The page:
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Baidya R.,Jadavpur University | Ghosh S.K.,Jadavpur University | Parlikar U.V.,ACC Ltd
Environmental Technology (United Kingdom) | Year: 2017

Co-processing in cement kiln achieves effective utilization of the material and energy value present in the wastes, thereby conserving the natural resources by reducing the use of virgin material. In India, a number of multifolded initiatives have been taken that take into account the potential and volume of waste generation. This paper studies the factors which might influence the sustainability of co-processing of waste in cement kilns as a business model, considering the issues and challenges in the supply chain framework in India in view of the four canonical pillars of sustainability. A pilot study on co-processing was carried out in one of the cement plant in India to evaluate the environmental performance, economical performance, operational performance and social performance. The findings will help India and other developing countries to introduce effective supply chain management for co-processing while addressing the issues and challenges during co-processing of different waste streams in the cement kilns. © 2017 Informa UK Limited, trading as Taylor & Francis Group

Karandikar M.V.,ACC Ltd | Khadilkar S.A.,ACC Ltd and Head
Indian Concrete Journal | Year: 2014

The paper attempts to review the different types of the available natural biopolymers and the effects of these additions on the fresh and hardened properties of modern day Portland cement mortar and concrete. The paper further discusses the experimental data generated at the author's laboratory as a part of exploratory work carried out, on use of natural polymers and its impact on the properties of cements, mortars and concretes in terms of increased early strengths, air entraining effect, better adhesiveness, anti microbiological agent, improvement in plasticity and workability of the mortars and concrete, comparing the results of the natural biopolymeric additions with the commercially available additives/ admixtures used to induce similar properties in mortar and concrete. The paper concludes that the observed effects of use of these biopolymeric additions on the properties of Portland cement mortar and concrete would inspire more researchers to work in these areas and evolve natural admixtures, which would further add sustainability to the modern day concrete constructions.

Karstensen K.H.,Sintef | Parlikar U.V.,ACC Ltd | Ahuja D.,ACC Ltd | Sharma S.,ACC Ltd | And 7 more authors.
Environmental Science and Policy | Year: 2014

The Montreal Protocol aims to protect the stratospheric ozone layer by phasing out production of substances that contribute to ozone depletion, currently covering over 200 individual substances. As most of these compounds are synthetic greenhouse gases, there is an opportunity to curb both ozone depletion and climate change simultaneously by requiring Parties of both the Montreal and the Kyoto Protocol to destroy their existing stocks of concentrated chlorofluorocarbons (CFCs). Many emerging countries still possess stocks which need to be destroyed in an environmentally sound manner but costs may be prohibitive.The UNEP Technology and Economic Assessment Panel identified in 2002 eleven destruction technologies which meet the criteria for environmentally sound destruction of chlorofluorocarbons. Cement kilns were among these, but no study has been reported in scientific literature assessing its destruction performance under real developing country conditions up to now. In contrast to incinerators and other treatment techniques, high temperature cement kilns are already in place in virtually every country and can, if found technical feasible, be retrofitted and adapted cost-efficiently to destroy chemicals like CFCs. India has the second largest cement industry in the world and several hazardous waste categories have been tested successfully in recent years.The objective of this study was to carry out the first full scale demonstration involving high feeding rates of concentrated CFC-gases in a local cement kiln and to assess its feasibility and destruction performance. The test in Madhya Pradesh demonstrated that the kiln was able to destroy several concentrated CFC-gases effectively in an irreversible and environmental sound manner without causing increased releases of HCl, HF or PCDD/PCDF. The destruction and removal efficiency was >99.9999% and the overall environmental performance in compliance with Indian regulation and international best practice.The test also revealed that cement kilns have a much higher disposal capacity than previously anticipated and that such undertaking can contribute significantly to reduce the release of both ODS and greenhouse gases; the destruction of 16.3tonnes of CFCs done in this demonstration is equivalent to saving the release of 131,265tonnes of CO2 to the atmosphere. © 2014 Elsevier Ltd.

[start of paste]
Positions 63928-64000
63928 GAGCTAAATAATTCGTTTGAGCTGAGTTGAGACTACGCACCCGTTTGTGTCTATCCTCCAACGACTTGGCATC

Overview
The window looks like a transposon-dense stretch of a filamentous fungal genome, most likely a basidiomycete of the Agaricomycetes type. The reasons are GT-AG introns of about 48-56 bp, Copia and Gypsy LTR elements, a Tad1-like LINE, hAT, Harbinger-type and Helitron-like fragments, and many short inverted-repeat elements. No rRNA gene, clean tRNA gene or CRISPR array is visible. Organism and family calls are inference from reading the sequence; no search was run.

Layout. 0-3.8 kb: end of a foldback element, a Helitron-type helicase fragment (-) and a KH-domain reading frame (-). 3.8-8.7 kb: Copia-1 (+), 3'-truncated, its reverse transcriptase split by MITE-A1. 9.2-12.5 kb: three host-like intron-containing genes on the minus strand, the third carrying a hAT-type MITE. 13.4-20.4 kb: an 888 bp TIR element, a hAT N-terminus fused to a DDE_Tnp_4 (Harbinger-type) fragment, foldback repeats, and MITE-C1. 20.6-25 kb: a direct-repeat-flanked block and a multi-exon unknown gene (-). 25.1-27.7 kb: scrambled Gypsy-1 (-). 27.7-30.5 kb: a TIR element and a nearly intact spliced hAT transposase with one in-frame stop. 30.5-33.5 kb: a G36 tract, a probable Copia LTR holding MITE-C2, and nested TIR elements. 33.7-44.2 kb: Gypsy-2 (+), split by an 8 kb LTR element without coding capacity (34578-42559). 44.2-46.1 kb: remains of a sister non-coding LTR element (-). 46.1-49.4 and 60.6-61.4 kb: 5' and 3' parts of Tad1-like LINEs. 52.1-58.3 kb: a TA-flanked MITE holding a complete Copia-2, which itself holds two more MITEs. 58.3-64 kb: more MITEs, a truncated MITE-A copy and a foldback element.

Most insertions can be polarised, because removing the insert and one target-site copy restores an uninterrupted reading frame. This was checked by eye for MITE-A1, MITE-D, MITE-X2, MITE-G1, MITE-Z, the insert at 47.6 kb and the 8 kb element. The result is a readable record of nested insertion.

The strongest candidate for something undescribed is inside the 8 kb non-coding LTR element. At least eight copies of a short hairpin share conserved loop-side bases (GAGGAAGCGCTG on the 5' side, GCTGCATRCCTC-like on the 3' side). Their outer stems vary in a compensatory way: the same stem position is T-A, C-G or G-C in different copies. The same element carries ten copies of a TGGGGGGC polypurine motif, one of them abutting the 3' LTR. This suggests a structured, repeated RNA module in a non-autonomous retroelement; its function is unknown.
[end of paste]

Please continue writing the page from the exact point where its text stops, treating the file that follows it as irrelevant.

Najar P.A.M.,Jawaharlal Nehru Aluminum Research Development and Design Center | Gondane S.R.,Jawaharlal Nehru Aluminum Research Development and Design Center | Jeurkar J.U.,ACC Ltd | Nimje M.T.,Jawaharlal Nehru Aluminum Research Development and Design Center
Separation Science and Technology (Philadelphia) | Year: 2013

Silica gel H impregnated with microcrystalline cellulose gel in alkaline medium was used as a stationary phase for the thin layer chromatography of heavy metal cations. A mixture of 10% aqueous potassium thiocyanate and triton X-100 in 1:1 v/v has been identified as the best combination of mobile phase for achieving selective separation of cobalt from nickel. The efficacy of the chromatographic system has been investigated by monitoring reproducibility of RF values and spot compactness with respect to the change in sample concentration and matrix effect. The improved selectivity of impregnated silica gel H was expounded by SEM and FTIR studies. The typical surface modification as well as the chemical changes in impregnated silica gel H was attributed. Chromatograms of the cations were quantitatively evaluated by scanning densitometry in comparison with ICP elemental analysis. The proposed method is applied for the determination of cobalt and nickel cations in spiked samples of geological and industrial origin. © 2013 Copyright Taylor and Francis Group, LLC.

Dhuri S.S.,ACC Ltd
Indian Concrete Journal | Year: 2012